In Rose McGowan’s Brave, the actress and activist recounts exactly what she remembers when she met Harvey Weinstein in his hotel suite during the Sundance Film Festival in 1997. As dozens of women accused the former Weinstein Co. boss of sexual assault and harassment last fall, McGowan continually hinted at her alleged assault before tweeting an accusation, and giving more details to The New Yorker’s Ronan Farrow. Both The New Yorker and the New York Times reported that McGowan received a $100,000 settlement from her encounter with Weinstein during the festival, but in her new memoir McGowan gives a vivid description of the alleged assault. McGowan claims that her manager sent her to meet with Weinstein, he cornered her in a small room with a jacuzzi, raped her, and she promptly fled the festival to return home.
On the day of the meeting, McGowan says, an MTV crew was following her around, filming for “A Day in the Life of Rose McGowan.” During the meeting, McGowan says Weinstein asked her a series of innocuous questions about her career and the industry, at one point mentioning that his hotel suite had a jacuzzi. McGowan said she thought the aside was odd, but didn’t think anything of it. As he walked her out of his suite, McGowan says Weinstein pushed her into the jacuzzi room where he allegedly forced oral sex on her.
I try to make sense of what the fuck is going on. How could I get pulled into this position and pushed up against this wall? When did my clothes come off? I don’t know what to do. It goes on and on and on. My skin feels like it wants to fall off. His disgusting tongue is INSIDE of me. Oh my God. Tears roll down my face. The water is splashing because he is grabbing himself underwater. One hand is holding me, his other holding it. His tongue stabs inside of me again.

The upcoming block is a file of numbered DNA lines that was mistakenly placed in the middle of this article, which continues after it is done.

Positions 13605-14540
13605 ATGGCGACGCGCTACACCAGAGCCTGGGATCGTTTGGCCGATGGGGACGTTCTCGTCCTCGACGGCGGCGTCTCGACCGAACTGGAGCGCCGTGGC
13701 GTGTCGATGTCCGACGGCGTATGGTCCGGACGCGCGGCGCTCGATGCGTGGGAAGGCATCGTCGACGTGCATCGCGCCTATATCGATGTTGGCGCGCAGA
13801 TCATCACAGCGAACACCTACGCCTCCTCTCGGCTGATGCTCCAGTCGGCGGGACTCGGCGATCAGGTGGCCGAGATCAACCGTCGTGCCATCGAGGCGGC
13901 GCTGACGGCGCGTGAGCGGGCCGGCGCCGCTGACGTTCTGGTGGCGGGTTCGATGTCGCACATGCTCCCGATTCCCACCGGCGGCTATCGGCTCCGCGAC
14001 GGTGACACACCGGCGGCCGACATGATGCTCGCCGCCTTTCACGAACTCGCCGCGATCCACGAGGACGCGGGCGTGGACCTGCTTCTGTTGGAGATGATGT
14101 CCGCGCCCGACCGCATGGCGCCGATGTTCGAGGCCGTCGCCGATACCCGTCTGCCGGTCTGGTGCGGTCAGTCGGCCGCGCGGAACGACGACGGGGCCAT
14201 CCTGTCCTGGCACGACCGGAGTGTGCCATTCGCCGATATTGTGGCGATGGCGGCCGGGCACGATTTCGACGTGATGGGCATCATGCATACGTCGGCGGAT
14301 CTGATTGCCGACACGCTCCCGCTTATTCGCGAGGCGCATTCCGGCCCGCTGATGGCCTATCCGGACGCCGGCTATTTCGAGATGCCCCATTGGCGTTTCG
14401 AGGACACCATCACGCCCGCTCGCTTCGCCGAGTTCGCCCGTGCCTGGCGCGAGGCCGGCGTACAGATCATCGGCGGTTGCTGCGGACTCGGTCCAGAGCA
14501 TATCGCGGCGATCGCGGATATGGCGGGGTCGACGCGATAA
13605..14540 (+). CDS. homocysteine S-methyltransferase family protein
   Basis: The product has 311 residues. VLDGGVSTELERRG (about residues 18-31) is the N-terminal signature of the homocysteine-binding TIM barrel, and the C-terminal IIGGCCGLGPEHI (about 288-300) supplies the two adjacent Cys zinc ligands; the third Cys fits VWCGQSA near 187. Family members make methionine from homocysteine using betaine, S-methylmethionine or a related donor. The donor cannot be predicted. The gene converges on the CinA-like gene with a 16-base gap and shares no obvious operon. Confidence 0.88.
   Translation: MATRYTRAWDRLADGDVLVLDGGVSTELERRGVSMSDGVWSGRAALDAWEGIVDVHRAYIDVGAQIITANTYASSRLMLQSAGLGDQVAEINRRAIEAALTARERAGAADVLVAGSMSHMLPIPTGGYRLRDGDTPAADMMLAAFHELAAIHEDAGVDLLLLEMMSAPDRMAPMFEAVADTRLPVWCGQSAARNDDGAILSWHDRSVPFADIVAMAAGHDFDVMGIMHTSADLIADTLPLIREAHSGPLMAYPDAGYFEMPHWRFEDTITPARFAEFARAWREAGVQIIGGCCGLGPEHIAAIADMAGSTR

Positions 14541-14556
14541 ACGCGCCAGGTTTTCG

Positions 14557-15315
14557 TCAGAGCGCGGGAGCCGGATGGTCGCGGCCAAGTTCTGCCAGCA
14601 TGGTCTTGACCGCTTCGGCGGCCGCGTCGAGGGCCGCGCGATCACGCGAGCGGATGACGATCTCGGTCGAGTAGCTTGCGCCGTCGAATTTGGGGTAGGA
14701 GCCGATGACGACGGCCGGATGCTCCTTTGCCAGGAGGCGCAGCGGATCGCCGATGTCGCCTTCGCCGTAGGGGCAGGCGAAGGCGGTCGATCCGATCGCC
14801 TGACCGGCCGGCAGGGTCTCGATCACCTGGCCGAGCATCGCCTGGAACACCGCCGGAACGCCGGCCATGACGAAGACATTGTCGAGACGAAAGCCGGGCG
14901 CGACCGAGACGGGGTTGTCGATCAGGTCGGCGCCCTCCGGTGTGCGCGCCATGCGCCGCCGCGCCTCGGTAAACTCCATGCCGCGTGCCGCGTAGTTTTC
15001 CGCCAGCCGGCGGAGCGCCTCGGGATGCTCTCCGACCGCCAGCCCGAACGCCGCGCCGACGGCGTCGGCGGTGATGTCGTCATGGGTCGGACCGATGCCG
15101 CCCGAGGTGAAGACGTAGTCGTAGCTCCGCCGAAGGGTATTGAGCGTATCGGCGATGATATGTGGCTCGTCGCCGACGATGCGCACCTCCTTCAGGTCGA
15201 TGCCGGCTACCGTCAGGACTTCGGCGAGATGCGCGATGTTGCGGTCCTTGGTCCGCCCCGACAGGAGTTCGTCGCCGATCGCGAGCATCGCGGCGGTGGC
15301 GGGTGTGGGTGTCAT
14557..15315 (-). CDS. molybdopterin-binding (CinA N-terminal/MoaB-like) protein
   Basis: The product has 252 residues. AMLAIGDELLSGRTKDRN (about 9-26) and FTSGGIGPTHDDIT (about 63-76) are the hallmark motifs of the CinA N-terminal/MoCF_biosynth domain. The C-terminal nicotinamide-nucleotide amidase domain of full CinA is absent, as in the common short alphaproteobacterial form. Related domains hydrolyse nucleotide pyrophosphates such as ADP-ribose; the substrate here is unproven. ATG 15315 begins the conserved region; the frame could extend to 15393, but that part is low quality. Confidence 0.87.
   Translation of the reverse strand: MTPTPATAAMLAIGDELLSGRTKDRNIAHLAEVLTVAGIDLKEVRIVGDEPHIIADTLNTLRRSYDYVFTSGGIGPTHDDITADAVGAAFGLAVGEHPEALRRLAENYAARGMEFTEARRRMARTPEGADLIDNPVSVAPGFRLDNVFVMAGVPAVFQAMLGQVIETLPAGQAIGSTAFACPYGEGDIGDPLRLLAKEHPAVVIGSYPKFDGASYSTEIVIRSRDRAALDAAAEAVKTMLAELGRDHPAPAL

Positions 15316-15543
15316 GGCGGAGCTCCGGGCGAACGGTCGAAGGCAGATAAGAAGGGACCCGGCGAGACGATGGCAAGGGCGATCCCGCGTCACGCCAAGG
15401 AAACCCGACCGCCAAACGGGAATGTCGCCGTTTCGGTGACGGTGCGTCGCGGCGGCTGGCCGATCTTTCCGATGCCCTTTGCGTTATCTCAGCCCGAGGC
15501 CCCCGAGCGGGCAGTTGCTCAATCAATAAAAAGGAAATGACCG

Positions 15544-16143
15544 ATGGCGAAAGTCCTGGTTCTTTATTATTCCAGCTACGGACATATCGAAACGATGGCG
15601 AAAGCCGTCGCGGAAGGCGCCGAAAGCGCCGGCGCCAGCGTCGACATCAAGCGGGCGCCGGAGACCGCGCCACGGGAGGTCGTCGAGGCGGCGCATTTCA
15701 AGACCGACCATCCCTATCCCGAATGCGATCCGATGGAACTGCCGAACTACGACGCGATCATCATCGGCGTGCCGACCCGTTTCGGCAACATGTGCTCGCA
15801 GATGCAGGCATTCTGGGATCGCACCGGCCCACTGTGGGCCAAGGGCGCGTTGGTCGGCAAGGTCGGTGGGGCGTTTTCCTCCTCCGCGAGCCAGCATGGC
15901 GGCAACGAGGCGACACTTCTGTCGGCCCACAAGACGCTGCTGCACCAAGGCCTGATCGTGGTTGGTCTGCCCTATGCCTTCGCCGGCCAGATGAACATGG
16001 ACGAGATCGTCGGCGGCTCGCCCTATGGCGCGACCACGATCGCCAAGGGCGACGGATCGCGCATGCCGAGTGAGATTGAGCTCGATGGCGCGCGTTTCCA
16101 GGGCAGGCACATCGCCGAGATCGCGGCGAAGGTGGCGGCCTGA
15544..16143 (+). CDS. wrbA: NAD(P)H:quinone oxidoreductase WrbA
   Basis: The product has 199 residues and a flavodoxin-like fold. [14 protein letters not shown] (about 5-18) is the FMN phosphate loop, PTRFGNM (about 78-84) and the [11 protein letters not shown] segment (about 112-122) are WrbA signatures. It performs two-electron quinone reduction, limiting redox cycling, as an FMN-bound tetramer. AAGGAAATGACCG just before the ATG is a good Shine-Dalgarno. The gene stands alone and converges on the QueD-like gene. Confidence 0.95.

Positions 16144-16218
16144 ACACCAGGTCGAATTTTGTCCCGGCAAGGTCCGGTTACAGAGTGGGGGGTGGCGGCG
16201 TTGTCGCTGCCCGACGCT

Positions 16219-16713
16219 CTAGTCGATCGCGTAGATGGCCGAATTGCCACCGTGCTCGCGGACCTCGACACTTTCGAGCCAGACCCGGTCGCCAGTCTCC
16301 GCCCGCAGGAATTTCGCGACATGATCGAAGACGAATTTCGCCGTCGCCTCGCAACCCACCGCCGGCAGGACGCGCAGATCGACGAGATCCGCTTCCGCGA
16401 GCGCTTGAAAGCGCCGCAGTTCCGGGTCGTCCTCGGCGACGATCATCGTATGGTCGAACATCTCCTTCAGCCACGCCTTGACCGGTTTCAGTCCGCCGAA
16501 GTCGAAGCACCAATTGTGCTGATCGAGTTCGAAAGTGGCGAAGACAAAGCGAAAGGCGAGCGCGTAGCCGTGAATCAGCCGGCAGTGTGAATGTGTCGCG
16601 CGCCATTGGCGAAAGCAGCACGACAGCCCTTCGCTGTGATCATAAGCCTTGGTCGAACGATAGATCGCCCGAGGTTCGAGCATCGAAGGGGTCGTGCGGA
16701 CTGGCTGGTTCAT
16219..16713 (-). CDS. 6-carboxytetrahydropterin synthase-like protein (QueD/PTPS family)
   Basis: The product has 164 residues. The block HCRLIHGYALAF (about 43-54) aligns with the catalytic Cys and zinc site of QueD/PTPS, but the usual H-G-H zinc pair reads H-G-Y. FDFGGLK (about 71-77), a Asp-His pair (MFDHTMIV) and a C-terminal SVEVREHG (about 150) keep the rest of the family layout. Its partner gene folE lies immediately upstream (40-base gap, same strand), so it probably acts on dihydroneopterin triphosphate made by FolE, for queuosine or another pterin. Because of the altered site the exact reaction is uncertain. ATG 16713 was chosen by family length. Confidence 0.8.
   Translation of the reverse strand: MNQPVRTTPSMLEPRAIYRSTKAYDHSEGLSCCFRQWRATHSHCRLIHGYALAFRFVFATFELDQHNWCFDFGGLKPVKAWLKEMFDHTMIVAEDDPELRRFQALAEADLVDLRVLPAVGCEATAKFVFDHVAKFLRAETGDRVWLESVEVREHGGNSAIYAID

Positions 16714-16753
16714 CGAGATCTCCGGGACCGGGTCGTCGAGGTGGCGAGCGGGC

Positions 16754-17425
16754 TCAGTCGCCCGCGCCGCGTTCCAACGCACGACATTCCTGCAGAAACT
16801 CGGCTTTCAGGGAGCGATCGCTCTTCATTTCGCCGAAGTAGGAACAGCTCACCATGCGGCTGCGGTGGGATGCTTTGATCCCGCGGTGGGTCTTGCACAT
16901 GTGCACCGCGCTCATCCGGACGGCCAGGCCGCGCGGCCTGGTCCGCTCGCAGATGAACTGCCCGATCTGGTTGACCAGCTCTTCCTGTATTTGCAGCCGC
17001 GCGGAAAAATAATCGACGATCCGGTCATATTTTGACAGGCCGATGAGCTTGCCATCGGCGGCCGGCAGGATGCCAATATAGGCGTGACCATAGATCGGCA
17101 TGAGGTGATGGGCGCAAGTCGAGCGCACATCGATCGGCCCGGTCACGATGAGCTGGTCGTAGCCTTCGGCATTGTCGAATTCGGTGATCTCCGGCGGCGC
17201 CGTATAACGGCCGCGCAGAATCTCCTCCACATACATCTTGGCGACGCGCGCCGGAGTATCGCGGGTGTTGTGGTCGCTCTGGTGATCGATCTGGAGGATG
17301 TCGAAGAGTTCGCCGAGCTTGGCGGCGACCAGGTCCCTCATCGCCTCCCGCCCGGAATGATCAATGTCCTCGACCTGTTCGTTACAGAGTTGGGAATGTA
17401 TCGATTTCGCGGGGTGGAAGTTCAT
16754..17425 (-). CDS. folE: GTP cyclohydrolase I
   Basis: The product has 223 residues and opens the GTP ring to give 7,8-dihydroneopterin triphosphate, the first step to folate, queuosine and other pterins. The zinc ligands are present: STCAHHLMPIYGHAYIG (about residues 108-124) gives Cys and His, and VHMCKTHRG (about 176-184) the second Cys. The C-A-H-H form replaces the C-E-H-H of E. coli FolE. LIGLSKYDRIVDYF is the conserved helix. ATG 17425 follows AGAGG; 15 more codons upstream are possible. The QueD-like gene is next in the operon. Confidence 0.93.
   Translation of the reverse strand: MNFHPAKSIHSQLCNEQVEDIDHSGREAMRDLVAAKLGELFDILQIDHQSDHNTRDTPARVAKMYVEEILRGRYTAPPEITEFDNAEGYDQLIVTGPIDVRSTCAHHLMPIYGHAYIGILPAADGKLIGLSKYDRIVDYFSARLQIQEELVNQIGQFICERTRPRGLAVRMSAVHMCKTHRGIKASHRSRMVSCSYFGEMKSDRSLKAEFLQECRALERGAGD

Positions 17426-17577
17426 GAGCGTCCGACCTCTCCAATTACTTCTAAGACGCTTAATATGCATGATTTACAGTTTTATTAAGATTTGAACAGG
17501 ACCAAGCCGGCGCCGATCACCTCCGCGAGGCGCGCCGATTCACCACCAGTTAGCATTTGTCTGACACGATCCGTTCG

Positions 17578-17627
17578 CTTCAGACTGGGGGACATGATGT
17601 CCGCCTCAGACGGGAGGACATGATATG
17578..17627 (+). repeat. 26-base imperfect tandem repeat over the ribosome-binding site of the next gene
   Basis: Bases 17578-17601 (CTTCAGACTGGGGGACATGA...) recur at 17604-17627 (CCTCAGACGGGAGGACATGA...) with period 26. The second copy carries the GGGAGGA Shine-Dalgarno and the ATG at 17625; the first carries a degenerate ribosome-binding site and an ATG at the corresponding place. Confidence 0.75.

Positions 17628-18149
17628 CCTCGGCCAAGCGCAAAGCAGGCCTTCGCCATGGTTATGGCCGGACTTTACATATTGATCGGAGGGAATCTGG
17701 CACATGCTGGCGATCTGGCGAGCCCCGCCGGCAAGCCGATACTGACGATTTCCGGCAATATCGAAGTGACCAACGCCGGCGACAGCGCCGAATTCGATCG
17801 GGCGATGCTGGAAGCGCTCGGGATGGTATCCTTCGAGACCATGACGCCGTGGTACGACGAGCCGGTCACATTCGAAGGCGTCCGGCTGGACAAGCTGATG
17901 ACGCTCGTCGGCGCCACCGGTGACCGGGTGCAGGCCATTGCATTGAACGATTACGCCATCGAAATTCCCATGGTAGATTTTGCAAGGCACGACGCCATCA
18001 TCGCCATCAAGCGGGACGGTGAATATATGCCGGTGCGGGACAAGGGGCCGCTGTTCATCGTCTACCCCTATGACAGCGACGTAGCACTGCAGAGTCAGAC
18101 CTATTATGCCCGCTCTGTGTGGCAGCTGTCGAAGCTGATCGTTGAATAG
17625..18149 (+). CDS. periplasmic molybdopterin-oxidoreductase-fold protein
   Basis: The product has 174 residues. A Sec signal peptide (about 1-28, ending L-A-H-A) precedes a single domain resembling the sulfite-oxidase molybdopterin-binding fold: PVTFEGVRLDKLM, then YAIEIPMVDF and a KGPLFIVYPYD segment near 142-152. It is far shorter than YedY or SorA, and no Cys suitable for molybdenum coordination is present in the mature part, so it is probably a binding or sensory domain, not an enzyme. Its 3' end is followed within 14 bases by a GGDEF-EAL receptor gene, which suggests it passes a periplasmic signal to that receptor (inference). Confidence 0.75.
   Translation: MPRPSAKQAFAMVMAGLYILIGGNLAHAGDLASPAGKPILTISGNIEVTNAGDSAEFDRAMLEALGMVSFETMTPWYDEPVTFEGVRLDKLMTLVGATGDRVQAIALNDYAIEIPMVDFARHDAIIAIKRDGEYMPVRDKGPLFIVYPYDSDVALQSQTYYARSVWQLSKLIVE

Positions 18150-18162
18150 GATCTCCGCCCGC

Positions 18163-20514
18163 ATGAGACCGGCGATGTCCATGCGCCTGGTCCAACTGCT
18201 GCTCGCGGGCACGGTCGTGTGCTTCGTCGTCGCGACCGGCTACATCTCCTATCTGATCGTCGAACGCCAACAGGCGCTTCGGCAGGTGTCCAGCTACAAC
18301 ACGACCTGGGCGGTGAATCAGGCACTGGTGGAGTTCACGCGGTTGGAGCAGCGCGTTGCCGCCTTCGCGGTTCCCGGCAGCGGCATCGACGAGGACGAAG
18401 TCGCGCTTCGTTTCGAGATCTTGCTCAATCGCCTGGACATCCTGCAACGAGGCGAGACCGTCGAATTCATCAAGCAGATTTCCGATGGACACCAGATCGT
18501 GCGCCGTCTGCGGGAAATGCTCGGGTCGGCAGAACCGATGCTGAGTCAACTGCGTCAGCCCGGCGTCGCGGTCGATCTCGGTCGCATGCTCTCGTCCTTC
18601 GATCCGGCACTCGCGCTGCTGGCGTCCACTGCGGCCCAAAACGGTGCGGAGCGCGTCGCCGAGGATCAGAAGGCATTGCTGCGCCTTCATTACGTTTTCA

Shaken and upset, McGowan left the hotel immediately after, ran into the MTV crew waiting for her, and was taken to a photo op with a co-star. She left the festival that day. In Brave’s chapter “Death of Self,” McGowan recalls the responses she got when she alerted her team to the alleged assault:
During the photo op, McGowan told another actor in Phantoms what happened in the hotel room.
I am shaking and my eyes fill up with tears; I say where I’ve just come from, and my costar says, “Goddamn it. I told him to stop doing that.”
Though McGowan doesn’t name the actor directly in Brave, in October she called her Phantoms co-star Ben Affleck a liar and identified him as the actor that said this.
McGowan says her manager “counseled me to see it as something that could help my career in the long run.” The actress threw up during the call, and began suspecting that the manager was aware of Weinstein’s alleged intentions.
Her managing agency
McGowan doesn’t name the manager or the agency she was working with at the time, but she called them to tell them what happened in Weinstein’s suite:
I called my management agency. The man who answered was a player, a powerful guy in the town at the time. I told him what happened to him. And he said: “Goddamn it, I just had an exposé about him killed in the L.A. Times; he owes it to me to not do this.”
At the time McGowan says she wanted to press charges so she spoke with a lawyer who then discouraged her:
Someone connected me with a brusque female criminal attorney who said, “You are an actress. You’ve done a sex scene. You’ll never win. You’re done.” I was cold all over. I was alone. I was all alone.
After speaking with the first lawyer, McGowan got a call from the head of a law firm that she doesn’t name. She proceeds to tell him the story, too, only to feel like he was pushing her to press charges for his own ulterior motive.
I had to tell him the truth once again, feeling violated by sharing a deep open wound with some industry creep I didn’t even know, which felt violating in and of itself. The big lawyer urged, “I really want you to publicly come out against the studio head. It would be a great thing to do.”
Weinstein has denied all allegations of sexual misconduct.